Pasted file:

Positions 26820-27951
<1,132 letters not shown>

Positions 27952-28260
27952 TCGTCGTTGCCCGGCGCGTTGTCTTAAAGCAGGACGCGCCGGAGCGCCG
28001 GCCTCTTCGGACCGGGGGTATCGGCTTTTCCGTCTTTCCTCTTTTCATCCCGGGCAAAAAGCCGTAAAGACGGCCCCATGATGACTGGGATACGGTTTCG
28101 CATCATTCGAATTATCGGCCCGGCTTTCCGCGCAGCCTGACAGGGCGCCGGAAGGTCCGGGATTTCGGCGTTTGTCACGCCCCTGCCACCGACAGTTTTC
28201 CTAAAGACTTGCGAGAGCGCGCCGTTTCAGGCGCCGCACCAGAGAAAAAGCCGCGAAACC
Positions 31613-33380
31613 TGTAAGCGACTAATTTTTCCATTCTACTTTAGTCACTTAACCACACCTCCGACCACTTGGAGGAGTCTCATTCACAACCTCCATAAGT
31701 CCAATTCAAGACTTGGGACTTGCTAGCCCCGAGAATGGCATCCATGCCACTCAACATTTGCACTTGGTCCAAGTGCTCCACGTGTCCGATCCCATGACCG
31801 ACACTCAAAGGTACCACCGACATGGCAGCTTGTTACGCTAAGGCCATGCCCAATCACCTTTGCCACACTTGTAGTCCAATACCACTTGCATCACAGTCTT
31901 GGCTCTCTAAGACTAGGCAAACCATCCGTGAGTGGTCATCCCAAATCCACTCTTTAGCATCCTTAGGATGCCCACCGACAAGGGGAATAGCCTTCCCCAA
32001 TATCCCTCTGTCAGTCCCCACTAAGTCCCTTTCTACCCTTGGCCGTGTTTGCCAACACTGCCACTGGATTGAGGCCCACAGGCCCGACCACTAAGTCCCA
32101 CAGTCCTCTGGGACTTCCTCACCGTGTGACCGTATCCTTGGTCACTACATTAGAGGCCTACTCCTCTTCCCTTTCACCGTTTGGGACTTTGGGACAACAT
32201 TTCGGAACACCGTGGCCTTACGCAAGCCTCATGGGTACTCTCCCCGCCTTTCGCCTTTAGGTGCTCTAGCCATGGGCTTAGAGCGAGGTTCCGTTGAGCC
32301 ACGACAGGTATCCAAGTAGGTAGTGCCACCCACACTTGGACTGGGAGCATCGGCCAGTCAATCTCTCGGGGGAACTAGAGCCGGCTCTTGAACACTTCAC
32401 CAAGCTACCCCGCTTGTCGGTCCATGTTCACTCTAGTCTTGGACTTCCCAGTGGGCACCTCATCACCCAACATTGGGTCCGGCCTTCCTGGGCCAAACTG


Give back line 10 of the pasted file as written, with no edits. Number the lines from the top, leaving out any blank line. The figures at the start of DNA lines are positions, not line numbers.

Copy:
31701 CCAATTCAAGACTTGGGACTTGCTAGCCCCGAGAATGGCATCCATGCCACTCAACATTTGCACTTGGTCCAAGTGCTCCACGTGTCCGATCCCATGACCG